Statistics Canada has recently announced that Canada's economy grew for the second straight quarter, at a 5% annualized rate in the fourth quarter of 2009. This represents the strongest quarterly rate of economic growth in almost a decade. Household spending has increased, thanks to our tax cuts to Canadian families. Spending on homes continued to rebound with help from the temporary home renovation tax credit. Infrastructure spending increased, supported by the stimulus projects well under way across Canada.

Our plan is ensuring that we will lead the global recovery. Not only was Canada at the head of the G7 pack of countries in quarterly economic growth, but we also had the strongest growth in domestic demand. What is more, in the coming year the IMF predicts that Canada's economic growth will be at the head of the G7 pack.

Budget 2010 injects $19 billion more in new stimulus money to create and protect jobs, secure Canada's economic recovery and sustain our economic advantage in a number of ways. It creates jobs and helps Canadian manufacturers, which matter to the people in my riding. It provides personal income tax relief of $3.2 billion, including adjustments to federal tax brackets, enhancing the working income tax benefit, higher child benefits for parents, and lower taxes for low and middle income seniors. The tax measures also include lowering the corporate tax rate to 15% in 2012, moving toward the goal of having the lowest tax rate on new investment in the G7, and a 25% combined federal-provincial corporate tax rate.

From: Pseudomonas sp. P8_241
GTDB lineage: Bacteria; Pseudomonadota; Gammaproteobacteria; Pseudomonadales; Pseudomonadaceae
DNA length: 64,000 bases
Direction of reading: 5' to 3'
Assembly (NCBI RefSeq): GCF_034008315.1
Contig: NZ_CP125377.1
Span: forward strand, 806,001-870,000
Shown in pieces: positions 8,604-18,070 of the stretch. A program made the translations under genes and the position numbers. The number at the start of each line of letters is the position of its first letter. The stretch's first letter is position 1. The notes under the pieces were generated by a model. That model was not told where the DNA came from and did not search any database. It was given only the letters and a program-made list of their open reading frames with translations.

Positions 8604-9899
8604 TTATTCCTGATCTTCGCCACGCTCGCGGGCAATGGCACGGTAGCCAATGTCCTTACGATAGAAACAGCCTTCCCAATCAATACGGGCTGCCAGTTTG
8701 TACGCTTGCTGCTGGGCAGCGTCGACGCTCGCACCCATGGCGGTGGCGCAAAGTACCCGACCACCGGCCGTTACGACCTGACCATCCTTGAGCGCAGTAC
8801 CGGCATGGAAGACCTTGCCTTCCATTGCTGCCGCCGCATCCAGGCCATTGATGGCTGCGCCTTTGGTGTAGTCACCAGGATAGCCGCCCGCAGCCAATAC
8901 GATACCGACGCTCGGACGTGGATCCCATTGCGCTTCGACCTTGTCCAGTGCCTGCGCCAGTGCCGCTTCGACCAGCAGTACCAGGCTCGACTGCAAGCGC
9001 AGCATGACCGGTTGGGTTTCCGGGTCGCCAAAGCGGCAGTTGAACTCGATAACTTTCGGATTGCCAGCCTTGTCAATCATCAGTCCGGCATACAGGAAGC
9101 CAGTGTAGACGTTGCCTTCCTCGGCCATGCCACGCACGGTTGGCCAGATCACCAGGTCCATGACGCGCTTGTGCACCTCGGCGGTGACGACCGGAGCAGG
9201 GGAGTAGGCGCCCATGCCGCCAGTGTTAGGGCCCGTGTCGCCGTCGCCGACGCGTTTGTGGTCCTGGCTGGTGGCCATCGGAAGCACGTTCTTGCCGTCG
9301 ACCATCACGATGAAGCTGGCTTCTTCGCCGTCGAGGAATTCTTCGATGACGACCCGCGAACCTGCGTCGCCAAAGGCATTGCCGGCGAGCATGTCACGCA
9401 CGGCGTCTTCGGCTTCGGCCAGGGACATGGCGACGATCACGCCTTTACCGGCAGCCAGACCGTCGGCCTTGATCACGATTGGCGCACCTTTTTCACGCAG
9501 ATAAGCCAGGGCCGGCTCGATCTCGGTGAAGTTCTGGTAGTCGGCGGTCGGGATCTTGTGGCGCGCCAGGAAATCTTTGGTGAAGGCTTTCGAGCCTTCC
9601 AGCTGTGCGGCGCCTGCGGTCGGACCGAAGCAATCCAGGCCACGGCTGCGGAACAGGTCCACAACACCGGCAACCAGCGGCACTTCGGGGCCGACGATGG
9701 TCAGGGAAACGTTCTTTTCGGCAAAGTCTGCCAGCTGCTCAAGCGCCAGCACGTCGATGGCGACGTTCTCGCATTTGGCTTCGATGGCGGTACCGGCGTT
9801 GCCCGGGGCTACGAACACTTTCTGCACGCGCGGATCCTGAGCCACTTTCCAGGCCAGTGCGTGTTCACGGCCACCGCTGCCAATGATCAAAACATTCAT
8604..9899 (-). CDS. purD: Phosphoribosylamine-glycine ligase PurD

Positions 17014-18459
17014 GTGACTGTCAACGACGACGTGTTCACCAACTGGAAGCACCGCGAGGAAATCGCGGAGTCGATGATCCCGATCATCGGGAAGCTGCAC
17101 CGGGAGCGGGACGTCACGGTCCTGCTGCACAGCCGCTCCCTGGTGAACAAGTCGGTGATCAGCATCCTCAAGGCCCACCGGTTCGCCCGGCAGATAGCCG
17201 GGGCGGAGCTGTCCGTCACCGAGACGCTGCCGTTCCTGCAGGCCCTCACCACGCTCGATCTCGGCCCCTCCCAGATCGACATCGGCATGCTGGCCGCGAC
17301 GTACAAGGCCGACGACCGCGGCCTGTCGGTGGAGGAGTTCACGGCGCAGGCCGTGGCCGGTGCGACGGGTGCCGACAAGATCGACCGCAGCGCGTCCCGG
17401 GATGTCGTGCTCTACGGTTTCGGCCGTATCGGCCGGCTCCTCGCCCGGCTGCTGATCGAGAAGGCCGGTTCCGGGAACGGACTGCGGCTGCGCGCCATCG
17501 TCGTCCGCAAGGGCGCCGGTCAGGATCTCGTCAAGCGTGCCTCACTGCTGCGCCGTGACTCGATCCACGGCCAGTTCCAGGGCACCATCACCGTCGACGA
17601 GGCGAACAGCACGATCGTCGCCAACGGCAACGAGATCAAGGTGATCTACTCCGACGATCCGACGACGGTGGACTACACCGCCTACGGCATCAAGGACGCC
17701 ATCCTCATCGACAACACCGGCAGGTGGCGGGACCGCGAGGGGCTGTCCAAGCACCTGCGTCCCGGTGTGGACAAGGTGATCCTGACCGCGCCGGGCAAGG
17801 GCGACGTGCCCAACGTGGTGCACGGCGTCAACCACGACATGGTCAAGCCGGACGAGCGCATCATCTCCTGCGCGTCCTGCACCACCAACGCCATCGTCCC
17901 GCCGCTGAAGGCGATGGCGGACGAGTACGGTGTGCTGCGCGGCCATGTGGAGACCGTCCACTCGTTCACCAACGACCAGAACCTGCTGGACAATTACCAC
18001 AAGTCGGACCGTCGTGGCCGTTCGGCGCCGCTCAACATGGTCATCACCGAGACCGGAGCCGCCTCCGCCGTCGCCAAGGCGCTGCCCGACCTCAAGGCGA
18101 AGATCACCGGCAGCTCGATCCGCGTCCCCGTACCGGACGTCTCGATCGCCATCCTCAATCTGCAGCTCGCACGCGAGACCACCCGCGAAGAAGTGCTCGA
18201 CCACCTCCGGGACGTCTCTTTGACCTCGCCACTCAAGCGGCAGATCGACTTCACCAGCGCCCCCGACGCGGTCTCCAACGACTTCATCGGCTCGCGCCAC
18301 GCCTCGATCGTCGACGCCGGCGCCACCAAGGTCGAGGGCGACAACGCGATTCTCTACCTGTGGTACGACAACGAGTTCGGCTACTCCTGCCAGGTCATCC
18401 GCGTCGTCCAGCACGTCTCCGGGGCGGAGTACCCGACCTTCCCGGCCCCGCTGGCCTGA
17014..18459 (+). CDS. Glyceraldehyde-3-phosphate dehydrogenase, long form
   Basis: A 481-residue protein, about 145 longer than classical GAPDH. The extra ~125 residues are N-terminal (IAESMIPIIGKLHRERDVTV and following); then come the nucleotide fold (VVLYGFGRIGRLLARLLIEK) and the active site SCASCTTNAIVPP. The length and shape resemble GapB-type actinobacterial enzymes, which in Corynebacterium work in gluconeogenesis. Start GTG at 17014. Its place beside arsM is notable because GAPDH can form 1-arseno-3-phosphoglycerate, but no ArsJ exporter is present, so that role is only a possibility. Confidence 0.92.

Madam Speaker, I should have said earlier that I will be splitting my time with the hon. member for Glengarry—Prescott—Russell.

We are also going to be improving the taxation of the universal child care benefit by allowing single parents to choose to include it in their own income or to spend it, thereby providing them and single earner, two parent families with similar treatment. This government knows that parents are the best people to care for and know what their children need, not government.

The budget includes continued support for the housing market through the first-time homebuyers' tax credit and access to additional savings in a registered retirement savings plan to purchase or build a home.

The enhanced working income tax benefit will reduce the welfare wall by making work pay more for many low income Canadians.

Budget 2010 also contains $340 million in targeted tax relief for seniors.

Retraining and worker support of over $4 billion is included in the budget to enhance EI benefits and training opportunities to transition workers from current challenges toward future prosperity. This includes an extra five weeks of EI regular benefits for all EI eligible claimants. Long-tenured workers will have greater access to EI regular benefits, as well, and the government is also temporarily extending the maximum length of work-sharing agreements by 14 weeks to avoid layoffs. Workers will be able to work a reduced work week while their employer recovers. This is an investment of $100 million.

We are also providing $1 billion to enhance training opportunities for all Canadian workers. This includes additional support for the provinces and territories to expand training and skills development.